Porphyrias Lover

1269 WordsJan 15, 20136 Pages
Porphyria’s lover: Like ‘My Last Duchess’, this poem is an example of a dramatic monologue – a poem in which the impression the speaker unwittingly gives is rather different from the picture they intend to present. Initially, the poem appears to be built around a contrast between the storm outside and the cosy domestic scene within the cottage that Porphyria and her lover share. But there are unsettling notes from the very start –the storm is strangely personified in terms of sullenness, ‘spite’ and anger, and the speaker is for some reason so moved by it that his heart is ‘fit to break’ (5), while – on the other hand – when Porphyria arrives, he is entirely passive and all but emotionless. A psychological reading of the poem would…show more content…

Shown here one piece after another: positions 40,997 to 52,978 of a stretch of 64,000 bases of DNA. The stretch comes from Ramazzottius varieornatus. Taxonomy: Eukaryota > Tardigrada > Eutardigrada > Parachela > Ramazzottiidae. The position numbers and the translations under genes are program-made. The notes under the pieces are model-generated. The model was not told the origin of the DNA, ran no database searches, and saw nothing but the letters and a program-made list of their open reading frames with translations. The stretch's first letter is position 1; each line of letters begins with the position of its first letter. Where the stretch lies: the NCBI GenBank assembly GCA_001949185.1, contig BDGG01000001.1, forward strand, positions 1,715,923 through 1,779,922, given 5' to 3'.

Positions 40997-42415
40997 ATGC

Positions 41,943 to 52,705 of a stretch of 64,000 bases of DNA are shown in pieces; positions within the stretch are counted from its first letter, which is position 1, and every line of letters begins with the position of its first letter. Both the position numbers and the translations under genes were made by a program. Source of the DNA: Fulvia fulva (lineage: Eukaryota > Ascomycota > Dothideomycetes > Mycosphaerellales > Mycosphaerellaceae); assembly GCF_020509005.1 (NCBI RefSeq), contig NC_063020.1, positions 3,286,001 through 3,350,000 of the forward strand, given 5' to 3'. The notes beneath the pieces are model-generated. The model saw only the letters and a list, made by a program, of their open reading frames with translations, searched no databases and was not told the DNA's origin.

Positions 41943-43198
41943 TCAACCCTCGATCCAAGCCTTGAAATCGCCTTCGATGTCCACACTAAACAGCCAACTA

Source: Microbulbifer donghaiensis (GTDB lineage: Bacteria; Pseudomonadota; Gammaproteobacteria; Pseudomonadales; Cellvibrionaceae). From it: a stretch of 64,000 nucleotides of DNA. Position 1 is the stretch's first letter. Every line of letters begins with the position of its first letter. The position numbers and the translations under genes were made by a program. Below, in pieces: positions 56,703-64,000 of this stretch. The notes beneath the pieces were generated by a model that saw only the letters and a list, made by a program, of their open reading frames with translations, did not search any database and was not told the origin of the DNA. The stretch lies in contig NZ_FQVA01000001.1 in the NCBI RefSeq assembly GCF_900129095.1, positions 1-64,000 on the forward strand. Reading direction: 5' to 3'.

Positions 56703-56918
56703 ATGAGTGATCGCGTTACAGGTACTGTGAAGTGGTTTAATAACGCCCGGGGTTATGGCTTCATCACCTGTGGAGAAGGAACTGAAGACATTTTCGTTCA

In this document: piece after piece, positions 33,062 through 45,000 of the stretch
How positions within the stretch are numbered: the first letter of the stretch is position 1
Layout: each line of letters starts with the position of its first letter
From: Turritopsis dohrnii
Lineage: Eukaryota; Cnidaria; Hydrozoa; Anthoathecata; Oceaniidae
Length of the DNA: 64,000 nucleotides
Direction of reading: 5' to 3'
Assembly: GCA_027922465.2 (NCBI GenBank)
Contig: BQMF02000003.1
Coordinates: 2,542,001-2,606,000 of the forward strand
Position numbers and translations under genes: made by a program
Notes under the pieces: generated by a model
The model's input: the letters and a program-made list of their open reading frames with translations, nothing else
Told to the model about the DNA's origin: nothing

Paradoxically, Porphyria is presented by the speaker as more alive than she ever was when living – a paradox which maintains our sense of his derangement. Where once she merely ‘murmur[ed]’ (21), now her blue eyes ‘laugh... without a stain’ (45);instead of the somewhat marmoreal ‘smooth white shoulder bare’ (17), we now have a cheek ‘blushed bright beneath [a] burning kiss’ (48); and in the space of nine lines the ‘shut bud’ (43) has developed into a ‘smiling rosy little head’ (52), as if Porphyria is a flower at last in bloom. It is at the end of line 51 that we get a second sudden revelation – the first being her death – that forces us to re-evaluate our picture of the lover: that she is propped up beside him as he speaks to us. If anything, this increases our horror, particularly as so important a piece of information has been so casually delayed by the speaker and for so long. A comparison with our earlier picture of the couple is interesting: once she brought him, entirely passive, to rest on her ‘smooth white shoulder bare’ (17) –frequently used by Victorians as a euphemism for the breasts, and clearly an erotic detail for him – before covering the submissive lover with her hair; now instead it is his shoulder that bears her head. There is a second, similar shift in power: once he was entirely silent; now his voice is the only one heard. But
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